Broadcasting students hit the airwaves at 105.9 FM The Region for podcasting project

For students in Durham College’s (DC) Broadcasting – Radio and Contemporary Media program, gaining hands-on experience in the field is crucial to their success in the classroom, and prepares students to join the workforce. When COVID-19 threatened to impact the hands-on component of the program, DC faculty and committed industry partners came together to find a creative solution. The result exceeded everyone’s expectations as students were given the opportunity to create and produce a podcast series that later aired on radio station 105.9 FM The Region, broadcasting to audiences across York Region.

With help from Phil Raby and Craig Robertson, faculty in the college’s School of Media, Art & Design, students were able to take potential career options for a test drive while gaining valuable skills that will prepare them for life after graduation.

Check out an interview below with Craig, students Marissa Ramcharran and Richard Evans, and 105.9 The Region station manager, Tina Cortese.

Q1: THERE ARE LOTS OF PARTS THAT GO INTO DEVELOPING A PODCAST EPISODE AND SERIES AND GETTING IT ONLINE AND TO AIR. WHAT ROLE DO YOU PLAY IN THIS PROJECT?

CRAIG: Throughout this project, I’m here to help the students hone their voice work and production skills. As well, I developed the podcast format for them to follow so they are able to showcase their individual skillset. Each week I package four shows together into a radio-friendly 15-minute segment that goes to air on Saturday mornings on 105.9 The Region.

MARISSA: I get to play a part as the producer, writer, voice talent, and editor of my own podcast segment. I’m responsible for writing the various types of content for my show while also following the podcast format so that my show is ready to air on The Region. I always try my best to ensure that the stories I’m telling are diverse, interesting, and relevant to any listeners.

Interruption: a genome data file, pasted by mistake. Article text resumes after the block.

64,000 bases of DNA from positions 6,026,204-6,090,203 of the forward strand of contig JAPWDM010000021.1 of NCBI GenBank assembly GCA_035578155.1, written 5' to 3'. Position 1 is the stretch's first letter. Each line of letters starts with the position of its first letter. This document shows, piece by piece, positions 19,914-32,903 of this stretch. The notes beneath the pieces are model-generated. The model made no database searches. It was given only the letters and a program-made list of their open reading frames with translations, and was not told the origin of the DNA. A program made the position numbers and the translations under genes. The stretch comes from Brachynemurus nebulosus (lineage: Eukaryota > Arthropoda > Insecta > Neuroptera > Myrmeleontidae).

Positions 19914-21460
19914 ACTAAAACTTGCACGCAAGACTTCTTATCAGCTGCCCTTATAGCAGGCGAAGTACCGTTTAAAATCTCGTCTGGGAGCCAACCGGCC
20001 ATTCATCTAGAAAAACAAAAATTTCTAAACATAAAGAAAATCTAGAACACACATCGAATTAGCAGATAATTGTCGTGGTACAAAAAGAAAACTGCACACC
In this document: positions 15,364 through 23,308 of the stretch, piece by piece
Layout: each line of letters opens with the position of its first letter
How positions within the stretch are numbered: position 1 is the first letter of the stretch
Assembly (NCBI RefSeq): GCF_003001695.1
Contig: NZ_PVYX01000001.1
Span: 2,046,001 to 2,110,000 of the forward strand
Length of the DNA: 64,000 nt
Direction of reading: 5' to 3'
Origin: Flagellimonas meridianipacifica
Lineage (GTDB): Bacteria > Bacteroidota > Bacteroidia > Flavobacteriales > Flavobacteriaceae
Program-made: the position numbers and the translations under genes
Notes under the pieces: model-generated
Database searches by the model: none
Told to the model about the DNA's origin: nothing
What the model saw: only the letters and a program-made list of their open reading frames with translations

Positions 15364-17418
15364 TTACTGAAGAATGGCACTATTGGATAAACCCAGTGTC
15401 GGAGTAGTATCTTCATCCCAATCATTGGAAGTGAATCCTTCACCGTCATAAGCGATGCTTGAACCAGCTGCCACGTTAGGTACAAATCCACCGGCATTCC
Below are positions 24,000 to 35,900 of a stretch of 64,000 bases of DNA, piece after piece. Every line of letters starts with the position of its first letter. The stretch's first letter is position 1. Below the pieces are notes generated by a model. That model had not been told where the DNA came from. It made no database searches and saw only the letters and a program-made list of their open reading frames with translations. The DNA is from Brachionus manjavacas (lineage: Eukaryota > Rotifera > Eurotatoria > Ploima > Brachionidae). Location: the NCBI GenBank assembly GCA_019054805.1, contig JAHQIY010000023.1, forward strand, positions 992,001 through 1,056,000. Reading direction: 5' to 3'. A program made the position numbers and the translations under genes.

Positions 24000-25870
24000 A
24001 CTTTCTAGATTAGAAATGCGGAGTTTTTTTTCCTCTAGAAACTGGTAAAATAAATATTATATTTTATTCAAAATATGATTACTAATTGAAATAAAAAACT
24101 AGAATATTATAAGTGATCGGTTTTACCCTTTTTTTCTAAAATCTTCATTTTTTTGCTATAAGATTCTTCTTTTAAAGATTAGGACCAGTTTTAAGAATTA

TINA: As the broadcaster, our role at 105.9 FM The Region is to provide an additional platform for podcasters to share their content. It’s an opportunity to allow podcast hosts and producers the opportunity to attract a larger audience, especially in the early days of producing a show.

Q2: WHAT IS THE MOST CHALLENGING PART OF THIS PROJECT AND WHAT IS THE MOST ENJOYABLE?

CRAIG: It’s been a challenging year overall for everyone. Despite having to pivot to remote learning, the work we are seeing our students turn out have completely surpassed expectations. They’ve embraced the assignments and delivered a wide variety of engaging content for the Discovery Podcast. I’ve known these students since their first year, so the most enjoyable part of this process for me is witnessing the growth of their skills.

RICHARD: COVID has taken us out of the classroom, so we as student journalists are learning to be prepared to make decisions on our own, and relying on our own expertise and judgement. The most enjoyable aspect for me is finding a story angle that is unexpected and following it through to the finished piece.

TINA: The most challenging parts of this project for 105.9 FM The Region are the very real adjustments that are made on a weekly basis to manage the timeslot for this content. The podcasts are scheduled for broadcast and unlike other “shows” which include specific lengths and commercial break times, the podcasts are, by their very nature, much more open-ended and casual.  This is a very manageable issue, however, because the rewards are so much greater. The reaction and comments of listeners to the DC student podcasts have been exciting to receive and confirm the very real engagement and connections students have made with their audience and followers.

Q3: HAVING THREE KEY PLAYERS IN THIS PROJECT – THE FACULTY MEMBER, COMMUNITY PARTNER AND STUDENT – LIKELY TAKES A LOT OF ORGANIZING AND MANAGING. WHAT’S THE KEY TO MAKING THIS RELATIONSHIP WORK TO PRODUCE A GREAT QUALITY PODCAST EPISODE?

CRAIG: Communication. This is a communication business after all! Before anything was presented to the students I consulted with Phil Raby, the co-ordinator of the Broadcasting – Radio and Contemporary Media program, and we discussed the logistics of the shows. As a fill-in host at The Region, I was able to manage how the program will be delivered and packaged with Tina Cortese, the station manager. Once everything was settled, we drafted a schedule for the podcasts to go to air and I formulated a simple format for the students to follow. This was all presented to the students in a class lecture and they have taken it from there!